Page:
Site Owners: Don’t fall for the Copyright Scam

Site Owners: Don’t fall for the Copyright Scam

A New Hacking / Scamming Tactic Targets Website Owners

There is a new phishing email scam going around that is targeting administrators of websites.  The scary-looking “I’m going to sue you” email appears to be a complaint about the illegal use of copyrighted website content or images.  Using the very high penalties for using images without permission as bait, the scammer attempts to trick people into clicking a link that proves their copyright claim.

Unfortunately, the link is usually an attempt to gain access to your personal computer, or worse yet, access to your company’s network.  Once this is done, the hacker can steal information, impersonate you to others, or plant software to conduct a cyber ransom attack on your company’s internal network.

If you receive a message saying you are violating someone’s copyright, please forward it to your 24Moves Project Manager to investigate.  And do *not* click on any links in the email until it can be verified as real.

Avoid Clicking Unexpected Links, Even from Friends

Scammers are happy to trick you in any way they can.  If your co-worker’s email account was hacked, the criminal can send you an email that looks like it’s coming from someone you trust.  But the links could plant software on your computer, leading to your company being held for ransom.

Always Contact Us First

Did you get a shady email, text, or social media IM and need help verifying if it’s real?  Please contact us, we are happy to help you navigate the dangerous minefield of unexpected messages from strangers.

Playing Zoom Bingo

Playing Zoom Bingo

Having trouble staying awake during your Zoom WFH meetings? Pay attention by playing Zoom Bingo.

Branding History of HoustonPhotowalks.com

Branding History of HoustonPhotowalks.com

Since the day I started the group in June of 2009, HoustonPhotowalks.com has been a real blast. There are hundreds of amazing photographers in Houston, and I’ve had the pleasure of meeting many, many, many of them over the past 4 years.

Not The First Rebranding

To help keep the group’s web-site fresh (and to repair things that break when Meetup.com changes the header size or formatting options), our community’s web site has undergone a few “face lifts”. Through each rebranding, we maintained a few common features to remain recognizable: The Big Lens, the font, and (for the most part) our name.

Starting off Year Four – Going Back To Red

And now, at almost our 4-year mark, Meetup.com has kicked in with another major overhaul of their Look and Feel. Since we are along for the ride, HPW is going to rebrand too. This time, a bit more drastically than in previous years. Note however, to provide consistency in our branding, we continue to use the same font and message.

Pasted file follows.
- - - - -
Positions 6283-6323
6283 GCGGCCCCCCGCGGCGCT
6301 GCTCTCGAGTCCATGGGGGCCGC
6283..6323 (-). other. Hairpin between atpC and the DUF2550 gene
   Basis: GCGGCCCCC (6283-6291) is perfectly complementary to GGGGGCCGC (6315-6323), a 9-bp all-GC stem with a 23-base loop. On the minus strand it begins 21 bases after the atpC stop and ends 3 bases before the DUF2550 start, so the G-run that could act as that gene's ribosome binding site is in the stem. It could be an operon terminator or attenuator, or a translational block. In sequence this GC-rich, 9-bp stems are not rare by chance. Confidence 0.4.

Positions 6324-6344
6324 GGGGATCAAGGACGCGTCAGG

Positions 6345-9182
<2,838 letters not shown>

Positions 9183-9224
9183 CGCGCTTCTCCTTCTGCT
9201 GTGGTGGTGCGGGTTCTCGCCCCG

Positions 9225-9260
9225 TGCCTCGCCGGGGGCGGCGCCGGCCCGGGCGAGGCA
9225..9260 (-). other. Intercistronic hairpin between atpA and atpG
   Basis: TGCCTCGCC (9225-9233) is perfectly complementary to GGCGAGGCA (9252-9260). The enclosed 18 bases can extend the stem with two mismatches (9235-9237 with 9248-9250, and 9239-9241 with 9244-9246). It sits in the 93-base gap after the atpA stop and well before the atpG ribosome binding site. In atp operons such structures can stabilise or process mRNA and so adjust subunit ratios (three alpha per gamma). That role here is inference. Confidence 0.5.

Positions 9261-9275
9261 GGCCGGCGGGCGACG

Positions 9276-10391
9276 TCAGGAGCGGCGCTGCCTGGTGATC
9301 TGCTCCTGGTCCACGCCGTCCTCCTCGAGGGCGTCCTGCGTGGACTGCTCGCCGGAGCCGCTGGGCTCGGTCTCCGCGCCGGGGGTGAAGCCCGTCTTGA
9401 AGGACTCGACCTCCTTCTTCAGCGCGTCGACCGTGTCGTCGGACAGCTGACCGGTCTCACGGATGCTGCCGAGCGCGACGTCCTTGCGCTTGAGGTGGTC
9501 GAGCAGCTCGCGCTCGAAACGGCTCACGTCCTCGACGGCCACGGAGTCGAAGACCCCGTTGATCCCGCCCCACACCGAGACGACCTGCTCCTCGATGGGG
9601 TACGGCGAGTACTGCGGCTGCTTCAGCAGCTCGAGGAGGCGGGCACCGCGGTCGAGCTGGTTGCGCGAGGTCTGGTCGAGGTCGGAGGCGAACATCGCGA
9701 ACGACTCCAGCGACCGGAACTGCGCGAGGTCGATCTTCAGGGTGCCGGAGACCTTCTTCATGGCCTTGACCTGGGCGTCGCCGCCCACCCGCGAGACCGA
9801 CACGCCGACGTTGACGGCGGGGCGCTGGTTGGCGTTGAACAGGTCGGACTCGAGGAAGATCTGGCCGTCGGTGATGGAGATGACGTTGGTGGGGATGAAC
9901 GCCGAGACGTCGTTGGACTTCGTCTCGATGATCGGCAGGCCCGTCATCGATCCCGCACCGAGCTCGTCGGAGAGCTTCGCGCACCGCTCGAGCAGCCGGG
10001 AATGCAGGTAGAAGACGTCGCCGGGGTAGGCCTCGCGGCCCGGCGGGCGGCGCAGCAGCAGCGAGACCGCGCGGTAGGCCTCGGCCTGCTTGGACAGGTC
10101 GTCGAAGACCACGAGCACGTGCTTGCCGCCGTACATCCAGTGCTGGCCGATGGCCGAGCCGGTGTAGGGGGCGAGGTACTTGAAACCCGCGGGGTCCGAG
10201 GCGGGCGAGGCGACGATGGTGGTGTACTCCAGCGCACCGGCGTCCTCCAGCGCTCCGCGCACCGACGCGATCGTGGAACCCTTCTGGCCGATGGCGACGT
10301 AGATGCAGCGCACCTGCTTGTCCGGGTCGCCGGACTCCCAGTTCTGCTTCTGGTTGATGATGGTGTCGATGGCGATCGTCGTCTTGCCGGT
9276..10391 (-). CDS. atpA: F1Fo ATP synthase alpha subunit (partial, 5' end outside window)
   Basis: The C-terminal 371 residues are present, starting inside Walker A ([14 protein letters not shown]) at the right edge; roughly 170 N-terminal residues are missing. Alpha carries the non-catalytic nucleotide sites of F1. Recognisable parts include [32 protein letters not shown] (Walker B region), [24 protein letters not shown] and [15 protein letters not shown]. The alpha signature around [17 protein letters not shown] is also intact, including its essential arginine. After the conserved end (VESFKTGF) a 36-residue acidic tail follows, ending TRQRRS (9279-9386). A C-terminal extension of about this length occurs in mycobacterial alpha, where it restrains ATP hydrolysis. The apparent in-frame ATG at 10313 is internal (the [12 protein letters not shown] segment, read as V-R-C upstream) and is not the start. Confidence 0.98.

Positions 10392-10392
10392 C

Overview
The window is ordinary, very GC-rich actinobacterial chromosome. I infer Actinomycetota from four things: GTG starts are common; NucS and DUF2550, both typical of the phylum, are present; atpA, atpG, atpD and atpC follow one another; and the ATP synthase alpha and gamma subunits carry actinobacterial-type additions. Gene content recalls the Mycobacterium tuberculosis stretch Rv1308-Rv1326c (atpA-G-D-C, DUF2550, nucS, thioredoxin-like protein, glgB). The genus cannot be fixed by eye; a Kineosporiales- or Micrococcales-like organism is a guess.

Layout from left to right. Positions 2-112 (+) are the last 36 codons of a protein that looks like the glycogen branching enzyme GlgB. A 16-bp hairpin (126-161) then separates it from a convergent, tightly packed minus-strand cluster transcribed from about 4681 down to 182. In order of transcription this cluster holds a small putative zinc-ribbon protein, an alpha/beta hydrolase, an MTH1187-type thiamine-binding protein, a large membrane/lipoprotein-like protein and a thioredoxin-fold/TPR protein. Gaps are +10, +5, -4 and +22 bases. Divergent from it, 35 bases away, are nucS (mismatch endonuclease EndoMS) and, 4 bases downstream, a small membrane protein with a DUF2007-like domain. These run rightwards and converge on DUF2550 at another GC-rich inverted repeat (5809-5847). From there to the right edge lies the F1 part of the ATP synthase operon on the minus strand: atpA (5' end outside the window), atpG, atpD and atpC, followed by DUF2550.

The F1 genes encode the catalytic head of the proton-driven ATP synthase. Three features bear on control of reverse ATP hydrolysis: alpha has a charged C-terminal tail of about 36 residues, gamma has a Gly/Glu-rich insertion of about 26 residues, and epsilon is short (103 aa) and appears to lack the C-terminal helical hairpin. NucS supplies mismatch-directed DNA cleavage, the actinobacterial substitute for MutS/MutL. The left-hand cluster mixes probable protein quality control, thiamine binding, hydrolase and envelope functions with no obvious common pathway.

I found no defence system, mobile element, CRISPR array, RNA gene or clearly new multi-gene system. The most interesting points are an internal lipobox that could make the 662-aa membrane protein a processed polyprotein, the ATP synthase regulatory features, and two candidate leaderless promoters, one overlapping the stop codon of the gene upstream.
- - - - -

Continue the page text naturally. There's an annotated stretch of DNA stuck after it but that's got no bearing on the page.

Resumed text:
In fact, we are somewhat returning to our roots, going back to our original fire-engine red.

Old Logo History

I’ll admit it, some of these are sick-embarrassing to display. But they are what they are: our history in logos.

June 2009:

At first, the group was called “Houston Photowalk Events”, you can still see this reflected in some of our email addresses.

December 2009:

Meetup was tweaking their interface just like we were. And at one point, I was able to create large graphics for our header. Around December of 2009, we saw the familiar Orange and Black logo appear. Click to see full size.

February 2010:

It was about this time that our community really started to evolve. We weren’t just about “events”. The group was doing discussions, DIY’s, movie-theater presentations, and had eaten lots-and-lots-and-lots of food together. Rather than focusing on the nature of “Events”, the branding was changed so our community had a name. We rebranded to Houston Photowalks.

June 2010

In June of 2010, I couldn’t really keep calling the group an experiment. We had organized and executed dozens of photowalks and meetups. To celebrate our 1st birthday, I purchased the web site domain name we use today, and rebranded as a proper “dot com”.

September 2010

After organize events to small home-town parades, tours BEHIND the Galveston Strand to photograph the cracked walls and garbage dumps, and visits to the famous National Funeral History Museum, the group and our events were sometimes a little weird. So I added “Interesting and Unusual” to our branding too.

This logo remained with us from September 2010 to April 2013.

April 2013

On the heels of another major Meetup.com redesign, we jumped in and rebranded again. We kept The Big Lens, the font, and the branding. But as we near our 4th anniversary, we switched back to red. How long with this logo last? Time will tell.

September 2013

After Meetup made more GUI changes, part of our slogan was no longer visible on the site.  To help solidify our branding, we added the tagline to the image, below the URL.

December 2013

For the holidays in 2013, I had a little fun.

August 2014

Meetup made a GUI change that added a colored bar along the bottom of the header image.  For our group, that bar was red, and looked exactly like the underline we had been using since September of 2013.  So I recreated the logo without the red bar.  Also, in keeping with more current design standards, I reduced the intensity of the drop shadow behind the red text.